Have the Holiday Crazies Set In? This Simple Gratitude Practice Can Help You Reset and Remember What’s Most Important
In the early spring of 2020, as a global pandemic shut down life as we knew it, I started noticing another infectious outbreak. All around me, people faced extreme isolation or claustrophobic togetherness; relentless tedium or crippling uncertainty; fear of losing their jobs, their homes, their loved ones—and yet they responded with an outpouring of gratitude.
In the absence of a cure of a vaccine, I was reminded of one of the grandest lessons I learned from the previous year, which I spent writing 365 thank you notes: Gratitude is strong medicine. It helps us see what’s there instead of pining for what’s missing. It spurs empathy and compassion and is an antidote to self-centered whining.
Towards the end of what I called my “Thank You Year,” I had become fairly adept at figuring out the best format for a batch of recipients. When envisioning how to thank family members, I knew it would be too intimidating to write 30 overarching gratitude letters. I imagined writing to my mom, selecting from countless moments, thanking her for making me milky tea, and for editing out the dirtiest parts of Dirty Dancing on VHS, and for, I don’t know, giving me life? And for, like, everything else?
The prospect of such meandering letters reminded me of the month I spent writing thank-you notes to my friends, when I had turned old pictures into “Remember When?” postcards. The picture inspired the content, as well as a dose of nostalgia, and the limited space made the task doable. I couldn’t write an exhaustive account of our relationship even if I wanted to.
For the family batch, I could have looked through old pictures, but I had another idea. I would see so many family members for the holidays that month—why not document our time together and turn those pictures into postcards? The instant memorabilia would double as holiday cards.
And, bonus: I wasn’t able to write these cards until the very end of the month, after all the celebrations, which gave me a little breather.
The family month kicked off on Veterans Day, when I flew to Florida with my husband and our two kids for a long weekend with my dad, his partner, my sister, and my brother, all of whom I was careful to snap pictures of. When we returned home, I went into full holiday mode, prepping for my mom’s arrival and back-to-back Thanksgiving and brunch parties. I made sure to take plenty of group photos—something I never remember to do and always vaguely regret.
Capturing these sweet moments with family members I see only once or twice every year or two gave me a new perspective on the holiday. Instead of running around, I was looking around. I was watching for special moments to capture, and therefore I saw them. Mentally, I was already writing thank-you notes, spotting the people who were clearing plates, or playing with my kids. It was an entirely different approach to hosting, one that forced me to be rooted in the gathering instead of simply producing the party.
Writing out the 30 postcards at the end of the month didn’t feel like a chore. I printed out the photos on heavy card stock (I used Artifact Uprising), and all I had to do was draw that vertical line with a message on the left, the stamp and address on the right.
I started with the Veterans Day pictures. “Dear Brigi,” I wrote to my sister, on the back of a shot of her with the kids and a pretend rocket ship. “Thank you for playing with my children in a cardboard box for hours. Your patience for them and deep, deep love for them is a gift, and really kinda knocks me out. Thank you for being such a great aunt.” On the back of a picture of my dad teaching one of our sons how to fish, I wrote to my father: “Thank you for keeping an eye on the boys. They adore you—I do too!”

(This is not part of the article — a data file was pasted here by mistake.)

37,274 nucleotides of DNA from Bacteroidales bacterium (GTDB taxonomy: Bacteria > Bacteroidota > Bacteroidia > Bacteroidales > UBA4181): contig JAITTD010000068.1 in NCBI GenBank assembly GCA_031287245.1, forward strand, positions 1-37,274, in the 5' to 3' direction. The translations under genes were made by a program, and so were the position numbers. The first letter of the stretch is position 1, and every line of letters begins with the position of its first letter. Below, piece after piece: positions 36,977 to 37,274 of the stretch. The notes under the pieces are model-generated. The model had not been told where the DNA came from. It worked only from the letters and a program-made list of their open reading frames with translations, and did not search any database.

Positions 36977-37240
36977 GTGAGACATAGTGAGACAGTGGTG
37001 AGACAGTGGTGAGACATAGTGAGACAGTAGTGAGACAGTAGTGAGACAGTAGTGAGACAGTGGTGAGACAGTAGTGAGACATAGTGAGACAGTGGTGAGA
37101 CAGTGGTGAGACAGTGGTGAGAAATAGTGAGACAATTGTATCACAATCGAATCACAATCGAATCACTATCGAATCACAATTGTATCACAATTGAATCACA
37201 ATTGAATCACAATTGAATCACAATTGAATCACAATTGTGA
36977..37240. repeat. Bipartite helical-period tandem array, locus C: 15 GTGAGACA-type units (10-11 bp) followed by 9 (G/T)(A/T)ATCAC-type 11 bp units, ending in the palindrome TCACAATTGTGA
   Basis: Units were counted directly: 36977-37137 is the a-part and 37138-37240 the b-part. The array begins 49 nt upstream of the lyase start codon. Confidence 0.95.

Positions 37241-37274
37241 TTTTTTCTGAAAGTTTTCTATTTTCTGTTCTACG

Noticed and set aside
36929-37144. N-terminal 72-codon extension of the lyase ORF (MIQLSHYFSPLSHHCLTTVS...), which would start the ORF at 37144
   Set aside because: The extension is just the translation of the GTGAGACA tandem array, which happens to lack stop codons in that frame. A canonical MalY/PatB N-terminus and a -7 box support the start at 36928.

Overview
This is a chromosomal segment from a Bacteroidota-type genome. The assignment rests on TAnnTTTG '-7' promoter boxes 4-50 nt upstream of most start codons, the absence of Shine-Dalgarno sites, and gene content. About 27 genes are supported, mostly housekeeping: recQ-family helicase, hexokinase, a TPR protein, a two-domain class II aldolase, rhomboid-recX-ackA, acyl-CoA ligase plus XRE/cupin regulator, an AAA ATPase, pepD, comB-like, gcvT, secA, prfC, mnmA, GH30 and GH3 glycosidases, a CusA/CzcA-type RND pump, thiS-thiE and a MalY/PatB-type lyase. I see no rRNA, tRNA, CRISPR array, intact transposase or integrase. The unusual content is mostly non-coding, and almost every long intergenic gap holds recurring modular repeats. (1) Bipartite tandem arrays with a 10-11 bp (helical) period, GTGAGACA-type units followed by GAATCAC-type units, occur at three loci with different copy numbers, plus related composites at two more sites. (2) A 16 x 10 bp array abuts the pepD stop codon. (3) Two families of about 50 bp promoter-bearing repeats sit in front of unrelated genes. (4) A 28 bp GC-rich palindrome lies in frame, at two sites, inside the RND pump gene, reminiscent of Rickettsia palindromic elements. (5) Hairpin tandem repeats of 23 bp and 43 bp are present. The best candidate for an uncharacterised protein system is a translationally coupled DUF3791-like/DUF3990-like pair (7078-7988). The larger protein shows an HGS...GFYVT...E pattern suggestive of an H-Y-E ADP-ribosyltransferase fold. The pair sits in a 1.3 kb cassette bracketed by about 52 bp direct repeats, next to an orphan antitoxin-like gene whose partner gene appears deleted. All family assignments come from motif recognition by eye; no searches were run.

Sitting with pictures and basking in gratitude for these family members—for their helping out or for their showing up and being themselves—enhanced and prolonged the good feelings the holidays gave me.
My Thank You Year didn’t carry me from stingy to generous, or from miserable to happy, or from cruel to kind. But it allowed me to look outside myself and my lists and really see other people. It helped me go from disconnected to connected, from distracted to present, from autopilot to pilot, from cranky and busy to joyful and optimistic.
Gratitude is optimism. It’s choosing to see the contours of what’s there instead of the shadows of what’s missing. And gratitude is a pathway back—to a friendship, to hobbies you once loved, to identities you’ve shed. It’s a pathway back to yourself. Writing thank you notes helped me fall in love with my too hectic, often messy, deeply imperfect, very lucky, absolutely miraculous life. And expressing gratitude can do the same for you, too.
Want to start or keep an active gratitude practice? Here are some things I’ve been trying without the rigors of a Thank You Year:
1. Make a dedicated thank you note folder. I bought a leather folder that has compartments for cards, with a pen and stamps on one side and a notebook where I list people to thank on the other. I keep the folder handy for when I might have 10 or 15 minutes to write.
2. Start Thankful Thursdays. I try to write a few thank you notes on Thursdays around lunchtime.
3. Write notes as a weekend project. If you have kids, you know the weekend can stretch on. Decorating cards and writing thank you notes is a great project to do together, and it gives you an opportunity to teach kids how to live a grateful life.
4. Express gratitude any way you like. When you experience a fleeting moment of happiness, hold on to it, and tell the person or people responsible. That could be verbally, by text, or in a card.
From I WANT TO THANK YOU by Gina Hamadey, published by TarcherPerigee, an imprint of Penguin Publishing Group, a division of Penguin Random House, LLC. Copyright © 2021 by Gina Hamadey. Buy the book here!